32

There is currently a dearth of Asian American writers on U.S. library bookshelves, and those few authors who are Asian Americans tend to write about things associated with Asian culture. Think of Amy Tan, Maxine Hong Kingston, Lisa See, etc. All books about China, growing up as a foreigner, and the likes.

I have a very Asian name but grew up in the United States. I'm writing a YA novel set in the Midwest about a completely white protagonist, with no foreign elements. The closest cultural thing in the novel is the Fourth of July celebration with hot dogs and corn on the cob.

My question is: if I'm trying to reach a wide teenage audience, would it make sense to adopt a pen name under something American, like Susan Brown? Teenagers especially tend to make snappy judgments, and may unconsciously think, "What would Li Ang Chang know about what the typical American teen goes through?" Moreover, someone might pick up the book expecting Chinese elements because of my name.

I know this may contribute to the problem of low visibility of Asian American writers, so I would like to know your honest opinion on the best course of action.

  • 2
    you seem to have a really deep fear about bias. It leads me to wonder if you had a troubled past which led you to this? I suggest taking a look over my answer if you haven't already but it seems both corsiKa and I have the same opinions that books aren't judged by author's name. If this is because of reason's from your past, I am sorry that is the case and it is wrong but you shouldn't be afraid to be who you are. A name is what gives us our value. Even when playing a game online if I use another name besides my gaming name, I just feel lost because my main gaming name is who I am online. – ggiaquin16 Feb 15 '17 at 18:23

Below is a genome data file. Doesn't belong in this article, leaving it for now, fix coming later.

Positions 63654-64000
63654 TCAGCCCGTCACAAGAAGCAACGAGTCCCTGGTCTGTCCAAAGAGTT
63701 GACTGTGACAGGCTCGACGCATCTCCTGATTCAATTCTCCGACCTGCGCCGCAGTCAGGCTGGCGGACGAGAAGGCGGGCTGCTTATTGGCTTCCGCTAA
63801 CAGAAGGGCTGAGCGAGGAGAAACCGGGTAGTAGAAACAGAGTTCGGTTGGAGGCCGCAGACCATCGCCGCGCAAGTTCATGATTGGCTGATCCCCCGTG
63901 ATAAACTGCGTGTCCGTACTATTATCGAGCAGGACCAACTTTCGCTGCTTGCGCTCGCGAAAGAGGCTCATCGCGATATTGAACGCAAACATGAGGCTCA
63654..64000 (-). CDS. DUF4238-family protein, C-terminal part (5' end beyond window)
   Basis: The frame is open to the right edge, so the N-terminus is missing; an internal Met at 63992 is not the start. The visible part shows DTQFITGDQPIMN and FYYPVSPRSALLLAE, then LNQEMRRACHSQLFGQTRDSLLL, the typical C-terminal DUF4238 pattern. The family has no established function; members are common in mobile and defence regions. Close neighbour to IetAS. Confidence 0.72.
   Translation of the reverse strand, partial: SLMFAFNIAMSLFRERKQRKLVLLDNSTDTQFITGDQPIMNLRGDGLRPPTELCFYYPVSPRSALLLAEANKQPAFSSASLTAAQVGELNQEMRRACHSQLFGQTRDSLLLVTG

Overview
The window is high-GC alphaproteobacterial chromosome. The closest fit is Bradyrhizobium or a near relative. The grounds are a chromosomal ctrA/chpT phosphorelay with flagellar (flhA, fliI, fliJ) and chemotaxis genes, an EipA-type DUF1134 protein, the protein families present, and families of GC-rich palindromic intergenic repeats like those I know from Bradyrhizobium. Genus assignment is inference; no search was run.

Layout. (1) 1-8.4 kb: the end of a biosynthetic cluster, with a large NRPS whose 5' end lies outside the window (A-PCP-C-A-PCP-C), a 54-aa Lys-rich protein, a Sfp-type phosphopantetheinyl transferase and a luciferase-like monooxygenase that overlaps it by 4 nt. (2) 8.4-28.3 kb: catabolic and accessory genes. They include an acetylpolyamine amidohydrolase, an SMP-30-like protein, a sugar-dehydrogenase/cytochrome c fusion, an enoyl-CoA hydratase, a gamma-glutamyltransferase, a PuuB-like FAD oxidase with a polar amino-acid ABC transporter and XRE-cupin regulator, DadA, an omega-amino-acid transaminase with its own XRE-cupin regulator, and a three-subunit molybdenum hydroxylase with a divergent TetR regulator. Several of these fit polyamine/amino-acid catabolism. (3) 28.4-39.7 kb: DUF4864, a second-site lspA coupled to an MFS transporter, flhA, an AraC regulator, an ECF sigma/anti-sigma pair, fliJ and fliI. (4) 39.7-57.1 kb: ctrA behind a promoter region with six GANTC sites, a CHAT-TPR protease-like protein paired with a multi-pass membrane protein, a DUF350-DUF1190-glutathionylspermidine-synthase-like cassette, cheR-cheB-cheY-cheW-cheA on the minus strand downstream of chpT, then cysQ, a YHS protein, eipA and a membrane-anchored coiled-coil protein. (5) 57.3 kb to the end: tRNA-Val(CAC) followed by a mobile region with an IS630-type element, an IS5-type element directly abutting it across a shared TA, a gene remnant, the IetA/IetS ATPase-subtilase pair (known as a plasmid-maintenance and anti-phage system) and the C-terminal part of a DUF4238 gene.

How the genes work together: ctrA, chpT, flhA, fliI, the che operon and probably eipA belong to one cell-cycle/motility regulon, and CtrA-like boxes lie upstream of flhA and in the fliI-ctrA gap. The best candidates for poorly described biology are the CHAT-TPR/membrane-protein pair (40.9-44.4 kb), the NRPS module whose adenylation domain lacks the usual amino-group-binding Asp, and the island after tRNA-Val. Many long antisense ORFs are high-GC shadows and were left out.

• 8
    Be weary of the wishful thinking speculation, it may harm your career. Here is an actual experiment confirming that choosing a pen name to cater to people's prejudice is highly effective: jezebel.com/… – MickLH Feb 16 '17 at 0:26
  • 2
    Getting more scientific, here's a study on the effects of race in searching for employment: nber.org/papers/w9873 Their main result shows that being white is approximately equivalent to 8 years of experience in the relevant field for a black person. (I'm applying this result to this context because another result of theirs is: "The amount of discrimination is uniform across occupations and industries." so likely it holds here too.) – MickLH Feb 16 '17 at 0:30